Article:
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The NEW Ongoing Allpar Blunder Recovery System

Discussion in 'Mopar News' started by Dave Z, Mar 26, 2017.

  1. Scrounge

    Scrounge Well-Known Member

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    Fred Zeder article:

    Fred Zeder: a biography (at https://www.allpar.com/corporate/bios/fred-zeder.html )

    First line of the second paragraph: Mach should be March.

    The sixth paragraph repeats part of the fifth paragraph. You might want to combine them and remove the redundancy. Same with the seventh paragraph about Studebaker's financial troubles.

    "Had the economy allowed it, Durant — the force behind Chevrolet — may well have mounted yet another successful challenge to the conglomerate he had created and been expelled from." During the Roaring Twenties, the economy allowed it. Lack of sales to justify Durant's constant expansions and acquisitions was the main problem. The main makes during their heyday were Star, Durant, Rugby, Flint and Locomobile, along with Mason Trucks. In 1927, makes started to drop, and by 1929, before the stock market crash, the only makes left were Durant and Rugby.
     
  2. Dave Z

    Dave Z It's me, Dave
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    I'll take a look. Durant’s other issue was his failings as a manager/leader. Great at buying, not so good at running.
     
  3. Scrounge

    Scrounge Well-Known Member

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    The book I have about Durant is titled The Deal Maker, which described him well. He was good at making carriages, but at GM, he seemed more interested in buying suppliers than contracting with them. Perhaps his major accomplishment during his second stint at GM was purchasing Hyatt Roller Bearing, which brought Alfred Sloan into the corporation.

    Road Runner page:

    The legendary Plymouth Road Runner and Dodge Super Bee (at https://www.allpar.com/model/roadrunner.html )

    First sentence: "The 1968 Plymouth Roadrunner was a first in American automotive history: a high-power, but budget-priced muscle car, with light weight and strong engines." The same can be said of the 1964 GTO.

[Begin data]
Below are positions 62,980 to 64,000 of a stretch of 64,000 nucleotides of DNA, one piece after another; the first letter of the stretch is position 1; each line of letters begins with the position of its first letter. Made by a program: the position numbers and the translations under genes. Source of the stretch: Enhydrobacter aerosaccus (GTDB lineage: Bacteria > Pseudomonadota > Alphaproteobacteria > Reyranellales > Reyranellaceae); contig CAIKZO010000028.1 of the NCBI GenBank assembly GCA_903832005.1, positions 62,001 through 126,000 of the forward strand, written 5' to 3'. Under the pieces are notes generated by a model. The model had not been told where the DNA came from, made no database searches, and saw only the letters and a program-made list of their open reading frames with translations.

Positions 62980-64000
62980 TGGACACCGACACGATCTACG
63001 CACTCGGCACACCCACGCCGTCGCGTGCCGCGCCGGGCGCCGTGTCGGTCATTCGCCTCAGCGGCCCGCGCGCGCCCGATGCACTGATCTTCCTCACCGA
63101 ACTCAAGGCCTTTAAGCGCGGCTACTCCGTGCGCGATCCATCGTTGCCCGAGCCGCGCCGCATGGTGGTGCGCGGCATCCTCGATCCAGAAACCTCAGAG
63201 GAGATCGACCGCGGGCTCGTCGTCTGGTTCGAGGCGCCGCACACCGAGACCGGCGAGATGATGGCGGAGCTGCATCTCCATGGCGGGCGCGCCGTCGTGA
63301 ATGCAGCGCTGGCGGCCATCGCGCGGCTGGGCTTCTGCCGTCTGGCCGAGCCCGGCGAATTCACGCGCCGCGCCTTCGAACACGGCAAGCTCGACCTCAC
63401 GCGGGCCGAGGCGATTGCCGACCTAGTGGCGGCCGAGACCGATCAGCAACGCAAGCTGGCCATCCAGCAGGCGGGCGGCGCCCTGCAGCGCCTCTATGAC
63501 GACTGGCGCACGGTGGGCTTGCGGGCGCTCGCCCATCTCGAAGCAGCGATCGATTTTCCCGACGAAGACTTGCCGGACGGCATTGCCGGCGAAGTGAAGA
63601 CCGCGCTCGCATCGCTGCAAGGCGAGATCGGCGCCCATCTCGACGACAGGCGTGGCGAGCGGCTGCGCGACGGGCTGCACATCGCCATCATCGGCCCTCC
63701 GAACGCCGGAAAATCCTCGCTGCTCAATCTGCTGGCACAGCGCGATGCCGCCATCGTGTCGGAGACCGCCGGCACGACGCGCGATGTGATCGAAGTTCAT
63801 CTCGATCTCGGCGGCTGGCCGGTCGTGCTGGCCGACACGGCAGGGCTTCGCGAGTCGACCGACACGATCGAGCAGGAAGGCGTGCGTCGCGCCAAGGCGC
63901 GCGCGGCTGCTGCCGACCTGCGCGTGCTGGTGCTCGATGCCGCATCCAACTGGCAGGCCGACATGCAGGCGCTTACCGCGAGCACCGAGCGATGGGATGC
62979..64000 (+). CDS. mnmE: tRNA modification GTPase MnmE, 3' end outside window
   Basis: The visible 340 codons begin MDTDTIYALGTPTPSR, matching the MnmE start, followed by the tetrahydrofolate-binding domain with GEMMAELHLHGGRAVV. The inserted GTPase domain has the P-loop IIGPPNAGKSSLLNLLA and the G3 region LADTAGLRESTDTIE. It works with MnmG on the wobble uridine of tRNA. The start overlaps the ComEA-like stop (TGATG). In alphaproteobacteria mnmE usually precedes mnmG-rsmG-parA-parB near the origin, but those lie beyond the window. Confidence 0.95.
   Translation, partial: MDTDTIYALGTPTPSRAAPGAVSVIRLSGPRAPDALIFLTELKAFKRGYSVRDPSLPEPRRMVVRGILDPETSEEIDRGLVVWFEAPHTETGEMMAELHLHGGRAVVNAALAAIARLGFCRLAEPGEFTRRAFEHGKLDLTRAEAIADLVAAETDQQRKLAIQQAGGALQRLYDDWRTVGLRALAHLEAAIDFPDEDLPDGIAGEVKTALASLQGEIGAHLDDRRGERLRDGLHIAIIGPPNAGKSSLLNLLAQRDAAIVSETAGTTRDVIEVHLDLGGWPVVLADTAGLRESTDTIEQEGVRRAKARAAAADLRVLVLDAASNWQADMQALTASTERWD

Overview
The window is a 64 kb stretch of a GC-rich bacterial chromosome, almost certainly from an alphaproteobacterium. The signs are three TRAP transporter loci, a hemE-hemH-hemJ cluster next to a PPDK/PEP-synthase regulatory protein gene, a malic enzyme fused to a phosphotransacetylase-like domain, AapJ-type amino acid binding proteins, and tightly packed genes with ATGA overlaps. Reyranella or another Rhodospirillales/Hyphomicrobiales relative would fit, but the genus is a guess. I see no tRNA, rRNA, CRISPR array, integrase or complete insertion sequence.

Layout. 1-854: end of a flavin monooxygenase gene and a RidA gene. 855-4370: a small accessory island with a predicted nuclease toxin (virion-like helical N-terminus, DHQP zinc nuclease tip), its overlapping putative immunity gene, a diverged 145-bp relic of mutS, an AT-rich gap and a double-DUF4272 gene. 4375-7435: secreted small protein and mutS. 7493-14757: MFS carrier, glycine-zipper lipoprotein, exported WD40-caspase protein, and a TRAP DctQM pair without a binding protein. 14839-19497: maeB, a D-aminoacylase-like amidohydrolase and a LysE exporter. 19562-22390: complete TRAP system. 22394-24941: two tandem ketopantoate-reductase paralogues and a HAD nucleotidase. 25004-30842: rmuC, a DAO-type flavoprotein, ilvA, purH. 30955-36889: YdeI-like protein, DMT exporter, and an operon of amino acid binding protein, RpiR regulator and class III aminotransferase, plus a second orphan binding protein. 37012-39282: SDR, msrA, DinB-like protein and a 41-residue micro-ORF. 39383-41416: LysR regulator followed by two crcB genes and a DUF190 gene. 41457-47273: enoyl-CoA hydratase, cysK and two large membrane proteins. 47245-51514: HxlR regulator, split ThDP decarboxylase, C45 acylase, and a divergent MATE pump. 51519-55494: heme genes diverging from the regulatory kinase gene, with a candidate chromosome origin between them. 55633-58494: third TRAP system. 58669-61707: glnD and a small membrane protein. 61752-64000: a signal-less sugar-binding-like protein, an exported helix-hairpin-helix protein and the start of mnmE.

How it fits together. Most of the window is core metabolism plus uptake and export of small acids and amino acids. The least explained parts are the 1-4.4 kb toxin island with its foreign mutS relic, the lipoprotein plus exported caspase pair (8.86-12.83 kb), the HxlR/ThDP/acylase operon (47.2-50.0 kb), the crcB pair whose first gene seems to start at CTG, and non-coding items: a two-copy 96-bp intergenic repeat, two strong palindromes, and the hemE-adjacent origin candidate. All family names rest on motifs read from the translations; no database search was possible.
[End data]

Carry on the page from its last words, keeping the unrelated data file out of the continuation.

Burton Bouwkamp quote: "in the Pontiac carline, you had to buy a Pontiac Leman’s [should be Le Mans'] level of trim/features/price before you could get a GTO." But the bottom lines were similar. According to Nada, base prices for 1964 were $2421 for Pontiac Tempest, $2599 for the Le Mans, and $2799 for the GTO. For 1968, base prices were $2538 for the Belvedere, $2688 for the Satellite and $3034 for the Road Runner. Next paragraph: "Before the Roadrunner, performance models were derivatives of the premium model." Again, many GM performance options were in the mid-range; the Chevelle SS396, for example, and the Cutlass 442.

    First paragraph after the 1971 heading: "Gaven Govier, as quoted in the Standard Catalog of Chrysler," should be Galen. Also, was he actually quoted in the Standard Catalog? It's at home and I'm not, so I can't currently consult it. Toward the end of the 1971 section: "John Belbas pointed out that the 1968 Road Runner had the 383 or Hemi; the 1969 and 1970 Road Runner had the 383, Hemi, or 440 triple-twin-barrel." The statement's placement should be before the 1970 section.

    Under 1972: "Also in 1972, electronic ignition, a Chrysler invention, became standard," -- does this mean during the model year, or calendar year? And across the board, or for certain engines? According to this, the electronic ignition was introduced for the 1971 340 with a manual transmission, became standard for cars sold in California with V8 engines and optional elsewhere during the '72 model year, and standard across the board starting with the '73 models:

    http://www.numeralkod.com/cross/archivemanuals/chrysler/electronic ignition system tmj-106p.pdf
     
  4. GLHS60

    GLHS60 Well-Known Member

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    Even the term Muscle Car wasn't invented until well into the 1970's

    They were all known as SUPERCARS until the exotics took over that term.

    Thanks
    Randy

    [​IMG]
     
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  5. Scrounge

    Scrounge Well-Known Member

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  6. 1999 White C5 Coupe

    1999 White C5 Coupe Well-Known Member

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  7. Scrounge

    Scrounge Well-Known Member

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    1939 Dodge Luxury Liner page:

    1939 Dodge Luxury Liner: a new car for the end of the Depression (at https://www.allpar.com/old/luxury-liner.html )